Harnessing the Synthetic Capabilities of Microbes for Sustainable Synthesis

Lead Research Organisation: University of Edinburgh
Department Name: Sch of Chemistry


The process of aerobic respiration by microorganisms is inherently reductive, and uses molecular oxygen to support
primary metabolism via the electron transport chain. However, under anoxic conditions facultative anaerobes can use small
molecule "terminal electron acceptors" as oxidants to support their metabolic processes. These include sulfoxides, sulfates,
metals, aryl halides, and C=C double bonds, all of which are functional groups of interest to synthetic organic chemists.
Examples of such organisms include the Gram-negative microbe Shewanella onedensis, which respires on DMSO using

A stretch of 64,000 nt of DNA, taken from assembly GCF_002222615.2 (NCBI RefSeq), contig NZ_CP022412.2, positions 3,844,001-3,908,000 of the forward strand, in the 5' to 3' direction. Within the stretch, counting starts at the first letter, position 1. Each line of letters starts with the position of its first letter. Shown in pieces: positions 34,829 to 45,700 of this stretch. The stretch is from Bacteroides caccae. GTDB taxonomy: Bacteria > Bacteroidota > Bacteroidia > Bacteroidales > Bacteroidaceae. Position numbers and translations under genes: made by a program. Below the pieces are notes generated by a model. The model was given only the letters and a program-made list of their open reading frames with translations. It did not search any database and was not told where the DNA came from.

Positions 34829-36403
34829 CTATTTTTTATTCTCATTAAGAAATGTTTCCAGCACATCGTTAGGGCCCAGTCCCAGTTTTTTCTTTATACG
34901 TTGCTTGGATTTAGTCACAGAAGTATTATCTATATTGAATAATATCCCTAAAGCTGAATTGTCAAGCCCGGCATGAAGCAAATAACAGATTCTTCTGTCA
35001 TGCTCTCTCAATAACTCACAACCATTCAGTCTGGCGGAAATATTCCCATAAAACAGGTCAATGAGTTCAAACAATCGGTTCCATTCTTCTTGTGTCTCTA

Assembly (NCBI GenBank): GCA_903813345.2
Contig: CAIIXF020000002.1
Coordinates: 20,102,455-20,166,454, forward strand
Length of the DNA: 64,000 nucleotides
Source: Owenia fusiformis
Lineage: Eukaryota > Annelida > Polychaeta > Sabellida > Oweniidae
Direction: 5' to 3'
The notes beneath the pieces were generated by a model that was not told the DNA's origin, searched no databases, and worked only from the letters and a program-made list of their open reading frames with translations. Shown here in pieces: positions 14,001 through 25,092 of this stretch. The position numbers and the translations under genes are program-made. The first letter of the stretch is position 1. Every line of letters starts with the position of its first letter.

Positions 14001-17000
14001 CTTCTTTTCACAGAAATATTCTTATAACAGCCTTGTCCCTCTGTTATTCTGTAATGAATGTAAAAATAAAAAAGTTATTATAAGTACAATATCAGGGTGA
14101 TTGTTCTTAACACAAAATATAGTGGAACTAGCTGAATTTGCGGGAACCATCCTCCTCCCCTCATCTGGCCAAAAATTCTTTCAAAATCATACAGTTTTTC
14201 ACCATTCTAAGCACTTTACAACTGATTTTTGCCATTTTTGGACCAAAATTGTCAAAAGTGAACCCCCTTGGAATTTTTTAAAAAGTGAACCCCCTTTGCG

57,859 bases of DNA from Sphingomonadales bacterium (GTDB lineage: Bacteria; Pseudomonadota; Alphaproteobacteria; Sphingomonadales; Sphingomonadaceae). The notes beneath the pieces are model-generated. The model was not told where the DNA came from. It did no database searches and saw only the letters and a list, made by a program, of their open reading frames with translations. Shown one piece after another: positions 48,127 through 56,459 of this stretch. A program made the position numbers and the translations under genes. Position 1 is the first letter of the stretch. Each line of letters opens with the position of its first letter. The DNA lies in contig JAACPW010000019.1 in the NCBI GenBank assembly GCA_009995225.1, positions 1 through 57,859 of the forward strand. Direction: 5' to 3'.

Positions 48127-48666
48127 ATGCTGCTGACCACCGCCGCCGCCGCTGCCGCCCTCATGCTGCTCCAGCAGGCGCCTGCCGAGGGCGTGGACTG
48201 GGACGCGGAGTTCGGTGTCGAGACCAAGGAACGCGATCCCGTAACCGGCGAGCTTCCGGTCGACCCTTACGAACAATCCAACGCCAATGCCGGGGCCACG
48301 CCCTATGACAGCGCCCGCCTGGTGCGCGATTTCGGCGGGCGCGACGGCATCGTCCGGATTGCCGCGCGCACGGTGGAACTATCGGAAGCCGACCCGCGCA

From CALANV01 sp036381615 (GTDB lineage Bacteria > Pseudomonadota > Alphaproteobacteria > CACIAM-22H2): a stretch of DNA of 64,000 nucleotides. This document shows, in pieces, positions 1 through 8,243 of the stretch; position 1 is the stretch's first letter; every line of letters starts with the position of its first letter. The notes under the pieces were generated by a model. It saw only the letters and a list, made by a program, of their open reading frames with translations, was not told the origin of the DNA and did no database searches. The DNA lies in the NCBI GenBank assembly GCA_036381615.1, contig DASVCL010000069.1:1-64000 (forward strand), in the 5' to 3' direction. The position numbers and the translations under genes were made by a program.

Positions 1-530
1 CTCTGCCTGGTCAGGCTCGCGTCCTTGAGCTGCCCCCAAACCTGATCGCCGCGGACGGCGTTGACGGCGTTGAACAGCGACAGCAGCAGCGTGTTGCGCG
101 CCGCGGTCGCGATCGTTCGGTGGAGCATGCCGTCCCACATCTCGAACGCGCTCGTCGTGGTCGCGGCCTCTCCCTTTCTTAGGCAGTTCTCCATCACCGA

the molybdopterin-dependent outer membrane reductase DmsAB, and the pathogenic microbe Pseudomonas aeruginosa,
which respires on Fe3+ ions during colonisation of the human lung. However, despite the chemo- and stereo-selectivity
inherent to many of these enzymatic transformations, their use in synthetic chemistry remains unexplored.

This project will explore the synthetic capabilities of microorganisms and the applications of evolutionary methods to create
new enzymes for use in organic chemistry. In particular, we will focus on reactions that are not possible using traditional
synthetic methods. This will streamline many current routes towards industrially important chemicals, whilst also
diminishing the volume of chemical waste produced and enabling its recyclability.


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